Drinking in Adolescence Derails Normal Brain Development
Initiating heavy drinking during adolescence alters the normal trajectory of brain development, according to a new prospective study published online in The American Journal of Psychiatry.
The study involved 483 adolescents aged 12 through 21. At baseline, participants had no or low alcohol consumption. Researchers conducted structural magnetic resonance imaging (MRI) scans at study entry, 1 year later, and 2 years later, to gauge how onset of alcohol use affected the trajectory of brain growth.
At the 2-year assessment, 62 participants reported heavy drinking, 65 reported moderate drinking, and 356 reported continued no or low alcohol use. When researchers compared MRI scans by levels of alcohol use, they found key differences. In participants who drank little or not at all, the volume of gray matter declined and growth in white matter regions slowed—patterns normally seen throughout adolescence. However, among participants who began drinking heavily over the course of the study, researchers reported “an accelerated frontal cortical gray matter trajectory, divergent from the norm.”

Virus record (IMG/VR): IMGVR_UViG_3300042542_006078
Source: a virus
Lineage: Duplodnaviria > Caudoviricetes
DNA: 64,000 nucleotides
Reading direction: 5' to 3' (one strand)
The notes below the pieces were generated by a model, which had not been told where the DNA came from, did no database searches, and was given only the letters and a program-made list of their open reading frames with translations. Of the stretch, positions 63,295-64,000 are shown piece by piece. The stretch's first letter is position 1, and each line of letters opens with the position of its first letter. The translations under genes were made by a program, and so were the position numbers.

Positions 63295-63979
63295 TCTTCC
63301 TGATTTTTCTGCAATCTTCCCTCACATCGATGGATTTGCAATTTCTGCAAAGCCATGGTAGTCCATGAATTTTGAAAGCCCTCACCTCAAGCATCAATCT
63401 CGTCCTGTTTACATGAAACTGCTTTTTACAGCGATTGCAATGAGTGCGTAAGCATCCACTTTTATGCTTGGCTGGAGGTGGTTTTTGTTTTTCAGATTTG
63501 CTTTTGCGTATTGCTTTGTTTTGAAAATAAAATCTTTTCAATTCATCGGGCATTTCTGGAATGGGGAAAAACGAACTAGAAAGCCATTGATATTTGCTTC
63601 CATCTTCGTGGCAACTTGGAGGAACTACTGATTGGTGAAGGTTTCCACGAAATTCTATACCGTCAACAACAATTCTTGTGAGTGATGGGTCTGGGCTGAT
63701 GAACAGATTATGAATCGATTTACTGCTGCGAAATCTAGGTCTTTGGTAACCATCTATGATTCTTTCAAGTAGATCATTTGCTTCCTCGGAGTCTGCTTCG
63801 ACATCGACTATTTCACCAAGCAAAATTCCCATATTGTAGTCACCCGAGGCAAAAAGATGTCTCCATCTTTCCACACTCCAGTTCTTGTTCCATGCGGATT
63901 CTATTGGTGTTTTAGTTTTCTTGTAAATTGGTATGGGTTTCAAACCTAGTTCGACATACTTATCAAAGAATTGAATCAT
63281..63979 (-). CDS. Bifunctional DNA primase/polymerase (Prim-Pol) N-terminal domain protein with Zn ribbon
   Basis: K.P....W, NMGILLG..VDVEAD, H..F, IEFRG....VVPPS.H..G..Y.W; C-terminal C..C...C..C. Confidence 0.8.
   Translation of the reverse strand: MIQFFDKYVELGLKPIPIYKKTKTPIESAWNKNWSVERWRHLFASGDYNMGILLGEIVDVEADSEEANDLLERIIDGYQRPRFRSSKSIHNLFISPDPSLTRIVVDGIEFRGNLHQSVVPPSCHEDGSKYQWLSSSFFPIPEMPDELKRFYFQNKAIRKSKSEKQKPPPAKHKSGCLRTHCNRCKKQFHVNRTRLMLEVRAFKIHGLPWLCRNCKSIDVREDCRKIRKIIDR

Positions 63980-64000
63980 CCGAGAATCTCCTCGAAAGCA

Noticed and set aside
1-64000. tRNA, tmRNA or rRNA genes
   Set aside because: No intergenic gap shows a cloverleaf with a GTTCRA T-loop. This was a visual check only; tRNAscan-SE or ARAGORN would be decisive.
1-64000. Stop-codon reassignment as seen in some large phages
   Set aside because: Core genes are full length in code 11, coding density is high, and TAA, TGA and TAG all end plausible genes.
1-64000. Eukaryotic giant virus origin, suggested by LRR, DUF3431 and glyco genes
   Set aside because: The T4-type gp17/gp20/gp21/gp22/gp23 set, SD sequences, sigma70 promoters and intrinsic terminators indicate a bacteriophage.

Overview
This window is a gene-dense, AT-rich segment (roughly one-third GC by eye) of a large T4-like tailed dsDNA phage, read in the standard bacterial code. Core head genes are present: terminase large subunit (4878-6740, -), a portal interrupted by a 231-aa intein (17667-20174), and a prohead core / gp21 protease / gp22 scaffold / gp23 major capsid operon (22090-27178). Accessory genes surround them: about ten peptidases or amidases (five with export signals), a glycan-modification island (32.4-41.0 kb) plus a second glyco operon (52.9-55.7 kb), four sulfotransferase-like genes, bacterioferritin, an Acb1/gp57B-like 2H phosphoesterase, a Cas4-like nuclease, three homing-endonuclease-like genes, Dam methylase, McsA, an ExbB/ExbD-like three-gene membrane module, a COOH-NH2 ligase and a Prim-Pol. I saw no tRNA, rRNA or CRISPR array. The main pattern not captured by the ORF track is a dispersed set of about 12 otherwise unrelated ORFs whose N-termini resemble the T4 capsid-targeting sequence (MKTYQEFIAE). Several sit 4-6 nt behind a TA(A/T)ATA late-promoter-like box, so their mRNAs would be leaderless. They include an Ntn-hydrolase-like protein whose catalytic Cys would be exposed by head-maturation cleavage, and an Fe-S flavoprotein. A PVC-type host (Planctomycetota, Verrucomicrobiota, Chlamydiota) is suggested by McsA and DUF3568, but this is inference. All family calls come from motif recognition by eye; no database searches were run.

While adolescents who initiated moderate drinking did not show significant trajectory effects, their intermediate position between the other 2 groups suggests a dose effect, researchers wrote.
In a journal podcast, researcher Adolf Pfefferbaum, MD, emphasized the importance of asking adolescents about alcohol use, Psychiatric News Alert reported.
“What we’re seeing here is an alteration in normal development,” Dr. Pfefferbaum said in the podcast. “When we did this study, we saw that children as young as 12 sometimes start drinking.”